to be working during the week prior to their interview. We also
found that fathers who had been incarcerated were more likely to
depend on underground employment and off-the-books earnings.

GREEK-LETTER MEMBERSHIP AND COLLEGE GRADUATION: DOES RACE MATTER?
Ronald E. Severtis, Jr. and C. André Christie-Mizell

Research, utilizing a nationally representative sample of 3,712
Americans, revealed that Greek-letter membership increases the
probability of college graduation more for African Americans
than for European Americans. Conversely, father’s education
is a more robust predictor of educational outcomes for European
Americans compared to their African American counterparts.

FROM FINANCIAL LITERACY TO FINANCIAL CAPABILITY AMONG YOUTH
Elizabeth Johnson and Margaret S. Sherraden

Youth in the United States are facing an increasingly complex and
perilous financial world. Economically disadvantaged youth, in particular,
lack financial knowledge and access to mainstream financial
institutions. Despite growing interest in youth financial literacy,
we have not seen comparable efforts to improve access to financial
policies and services, especially among disadvantaged youth. Instead
of aiming for financial literacy, an approach widely promoted
in the United States, we suggest aiming for financial capability,
a concept grounded in the writing of Amartya Sen and Martha
Nussbaum. Building on research in the United Kingdom, the paper
proposes that financial capability results when individuals develop
financial knowledge and skills, but also gain access to financial
policies, instruments, and services. The paper addresses theoretical
and pedagogical approaches to increasing financial capability,
followed by examples of programs in the United States. In the conclusion,
we discuss implications for policy, practice, and research.

INTERPERSONAL VIOLENCE AND ANIMALS: MANDATED CROSS-SECTOR REPORTING
Dennis D. Long, Joan H. Long, and Shanti J. Kulkarni

Research indicates an association between interpersonal violence
and animal cruelty. This article examine the virtues and limitations
of creating statutory authority requiring professionals to report substantiated
abuse, neglect, and cruelty across service delivery systems
(e.g. child and adult protect services and humane societies). Such
a legislative approach authorizes and legitimizes “mandated crosssector
reporting”. The probative and research value of this type of
initiative is examined as well as ethical and political considerations.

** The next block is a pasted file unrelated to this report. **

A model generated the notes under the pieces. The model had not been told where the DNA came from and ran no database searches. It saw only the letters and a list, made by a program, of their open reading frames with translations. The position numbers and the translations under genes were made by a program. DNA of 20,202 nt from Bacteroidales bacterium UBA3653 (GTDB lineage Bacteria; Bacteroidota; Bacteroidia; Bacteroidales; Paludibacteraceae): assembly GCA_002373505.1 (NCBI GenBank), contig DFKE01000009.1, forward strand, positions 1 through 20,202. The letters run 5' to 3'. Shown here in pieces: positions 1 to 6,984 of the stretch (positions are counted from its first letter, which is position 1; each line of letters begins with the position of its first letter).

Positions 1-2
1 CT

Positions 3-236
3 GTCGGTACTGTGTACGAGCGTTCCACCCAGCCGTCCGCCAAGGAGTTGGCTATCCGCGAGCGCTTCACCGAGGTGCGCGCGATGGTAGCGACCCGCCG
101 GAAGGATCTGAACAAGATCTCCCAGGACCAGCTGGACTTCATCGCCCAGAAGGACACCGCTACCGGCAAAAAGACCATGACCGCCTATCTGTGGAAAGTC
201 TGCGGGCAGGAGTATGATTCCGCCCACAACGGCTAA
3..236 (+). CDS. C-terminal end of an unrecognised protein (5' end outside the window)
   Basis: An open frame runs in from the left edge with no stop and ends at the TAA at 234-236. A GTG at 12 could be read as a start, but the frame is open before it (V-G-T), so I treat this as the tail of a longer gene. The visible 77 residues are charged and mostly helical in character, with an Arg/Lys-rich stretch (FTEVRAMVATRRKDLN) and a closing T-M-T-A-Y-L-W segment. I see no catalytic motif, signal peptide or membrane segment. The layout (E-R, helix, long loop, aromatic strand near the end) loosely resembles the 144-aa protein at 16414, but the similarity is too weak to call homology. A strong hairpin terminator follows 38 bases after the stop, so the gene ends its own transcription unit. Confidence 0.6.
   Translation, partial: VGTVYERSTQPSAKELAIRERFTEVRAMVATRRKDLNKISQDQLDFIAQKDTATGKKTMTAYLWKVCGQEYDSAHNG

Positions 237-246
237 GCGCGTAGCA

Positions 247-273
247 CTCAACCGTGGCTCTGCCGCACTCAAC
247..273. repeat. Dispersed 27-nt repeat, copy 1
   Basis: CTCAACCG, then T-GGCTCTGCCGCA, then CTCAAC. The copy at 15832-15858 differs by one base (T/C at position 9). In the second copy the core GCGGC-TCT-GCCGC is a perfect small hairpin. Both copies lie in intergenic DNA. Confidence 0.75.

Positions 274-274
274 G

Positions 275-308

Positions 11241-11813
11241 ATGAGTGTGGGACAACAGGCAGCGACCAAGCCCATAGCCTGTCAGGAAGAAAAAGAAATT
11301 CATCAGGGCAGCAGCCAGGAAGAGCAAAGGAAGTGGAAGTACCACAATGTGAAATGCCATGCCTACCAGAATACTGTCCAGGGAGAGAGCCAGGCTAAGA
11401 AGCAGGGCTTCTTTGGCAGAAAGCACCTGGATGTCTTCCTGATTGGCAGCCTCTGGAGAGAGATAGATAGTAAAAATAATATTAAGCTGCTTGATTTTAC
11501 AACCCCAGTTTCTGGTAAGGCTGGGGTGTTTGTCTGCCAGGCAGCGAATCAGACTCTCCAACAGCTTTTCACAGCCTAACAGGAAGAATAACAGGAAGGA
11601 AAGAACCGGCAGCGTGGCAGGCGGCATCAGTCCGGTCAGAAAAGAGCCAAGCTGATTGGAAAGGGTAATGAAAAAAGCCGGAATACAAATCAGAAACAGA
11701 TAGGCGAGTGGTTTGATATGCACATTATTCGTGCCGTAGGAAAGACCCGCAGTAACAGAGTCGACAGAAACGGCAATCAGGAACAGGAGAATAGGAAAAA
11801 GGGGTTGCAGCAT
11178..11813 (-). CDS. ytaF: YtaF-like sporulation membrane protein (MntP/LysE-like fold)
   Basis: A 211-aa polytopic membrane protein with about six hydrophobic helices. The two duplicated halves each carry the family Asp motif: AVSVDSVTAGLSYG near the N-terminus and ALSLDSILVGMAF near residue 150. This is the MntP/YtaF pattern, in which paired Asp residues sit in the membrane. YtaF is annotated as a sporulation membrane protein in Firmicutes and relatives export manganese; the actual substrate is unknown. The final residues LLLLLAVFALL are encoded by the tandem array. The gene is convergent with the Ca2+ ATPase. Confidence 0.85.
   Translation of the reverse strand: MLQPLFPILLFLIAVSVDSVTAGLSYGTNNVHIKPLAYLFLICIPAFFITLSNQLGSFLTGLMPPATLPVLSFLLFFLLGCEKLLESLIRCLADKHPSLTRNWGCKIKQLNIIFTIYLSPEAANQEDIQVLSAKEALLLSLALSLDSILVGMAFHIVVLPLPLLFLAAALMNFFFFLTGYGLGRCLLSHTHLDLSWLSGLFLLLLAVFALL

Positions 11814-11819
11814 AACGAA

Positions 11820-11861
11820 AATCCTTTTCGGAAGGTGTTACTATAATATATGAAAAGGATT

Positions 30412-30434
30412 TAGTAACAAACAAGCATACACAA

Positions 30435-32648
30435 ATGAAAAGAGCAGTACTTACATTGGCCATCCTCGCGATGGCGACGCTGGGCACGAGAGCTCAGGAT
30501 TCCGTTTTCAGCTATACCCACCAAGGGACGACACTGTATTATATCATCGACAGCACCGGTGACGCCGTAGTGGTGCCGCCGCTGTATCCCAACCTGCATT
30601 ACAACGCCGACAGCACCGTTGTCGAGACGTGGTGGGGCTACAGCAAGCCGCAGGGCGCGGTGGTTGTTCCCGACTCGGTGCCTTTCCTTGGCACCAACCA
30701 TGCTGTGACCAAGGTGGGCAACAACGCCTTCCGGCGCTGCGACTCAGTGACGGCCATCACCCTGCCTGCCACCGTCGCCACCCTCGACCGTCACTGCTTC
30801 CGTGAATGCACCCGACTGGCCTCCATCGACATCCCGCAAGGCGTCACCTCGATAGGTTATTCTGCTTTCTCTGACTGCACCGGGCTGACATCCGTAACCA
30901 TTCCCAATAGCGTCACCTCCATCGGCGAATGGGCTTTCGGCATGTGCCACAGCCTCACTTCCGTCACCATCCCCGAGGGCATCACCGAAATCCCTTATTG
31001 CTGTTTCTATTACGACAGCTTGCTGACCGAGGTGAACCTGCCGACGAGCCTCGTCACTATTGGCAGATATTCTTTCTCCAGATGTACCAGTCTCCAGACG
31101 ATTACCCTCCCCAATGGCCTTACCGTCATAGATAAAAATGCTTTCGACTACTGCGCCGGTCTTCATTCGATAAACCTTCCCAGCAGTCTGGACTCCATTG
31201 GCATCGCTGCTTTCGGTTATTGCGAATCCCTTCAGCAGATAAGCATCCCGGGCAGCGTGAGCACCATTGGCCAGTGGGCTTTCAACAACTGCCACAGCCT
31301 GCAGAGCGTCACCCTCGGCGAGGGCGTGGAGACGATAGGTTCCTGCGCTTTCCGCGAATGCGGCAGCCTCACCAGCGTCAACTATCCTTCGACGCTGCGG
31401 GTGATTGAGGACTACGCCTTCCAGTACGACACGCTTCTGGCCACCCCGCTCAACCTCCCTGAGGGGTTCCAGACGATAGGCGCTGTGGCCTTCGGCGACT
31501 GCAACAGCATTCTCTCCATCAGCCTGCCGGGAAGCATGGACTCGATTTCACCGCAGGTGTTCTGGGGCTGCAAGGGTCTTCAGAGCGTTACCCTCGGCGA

ASTROTURF, TECHNOLOGY AND THE FUTURE OF COMMUNITY MOBILIZATION: IMPLICATIONS FOR NONPROFIT THEORY
John McNutt and Katherine Boland

Nonprofit Organizations advocate for the poor, the disenfranchised
and the oppressed. This process is thought to build social capital and
civil society, while engendering the development of social skills and
deliberation. In recent years, scholars have observed that nonprofit
advocacy organizations have moved from membership associations
to professionalized policy change organizations. Virtual advocacy
will move the process farther a field. Astroturf, the creation of synthetic
advocacy efforts, continues this process further. All of this has
troubling implications for nonprofit organizations and nonprofit
theory. This paper describes the astroturf phenomenon, reviews
pertinent nonprofit theory and speculates on the impact of astroturf
for society and the further development of nonprofit theory.

 

 

BOOK REVIEWS


Inequality and Prosperity: Social Europe vs. Liberal America.
Jonas Pontusson.
Reviewed by Martin Evans.

The Quest for Environmental Justice: Human Rights and the
Politics of Pollution.
Robert D. Bullard (Ed.).
Reviewed by John G. McNutt.

A Right to Housing: Foundations for a New Social Agenda.
Rachel G. Bratt, Michael E. Stone, and Chester Hartman.
Reviewed by John Q. Hodges.

Foundations of Evidence Based Social Work Practice.
Albert R. Roberts and Kenneth R. Yeager.
Reviewed by Daniel Coleman.

Poor Families in America’s Health Care Crisis.
Ronald J. Angel, Laura Lein and Jane Henrici.
Reviewed by Amy Lapan.

American Taxation, American Slavery.
Robin Einhorn.
Reviewed by Paul H. Stuart.




BOOK NOTES


Social Work in the Twenty-first Century: Challenges and
Opportunities.

John T. Pardeck and Francis K. O. Yuen.


Social Capital and Welfare Reform: Organizations,
Congregations and Community.

Jo Ann Schneider.


The Segregated Origins of Social Security: African
Americans and the Welfare State.

Mary Poole.


Not Working: Latina Immigrants, Low-wage Jobs and the
Failure of Welfare Reform.

Alejandra Marchevsky and Jeanne Theorharis.


Racism in Metropolitan Areas.

Rik Pinxten and Ellen Preckler.


When Work is Not Enough: State and Federal Policies to
Support Needy Workers.

Robert P. Stoker and Laura A. Wilson.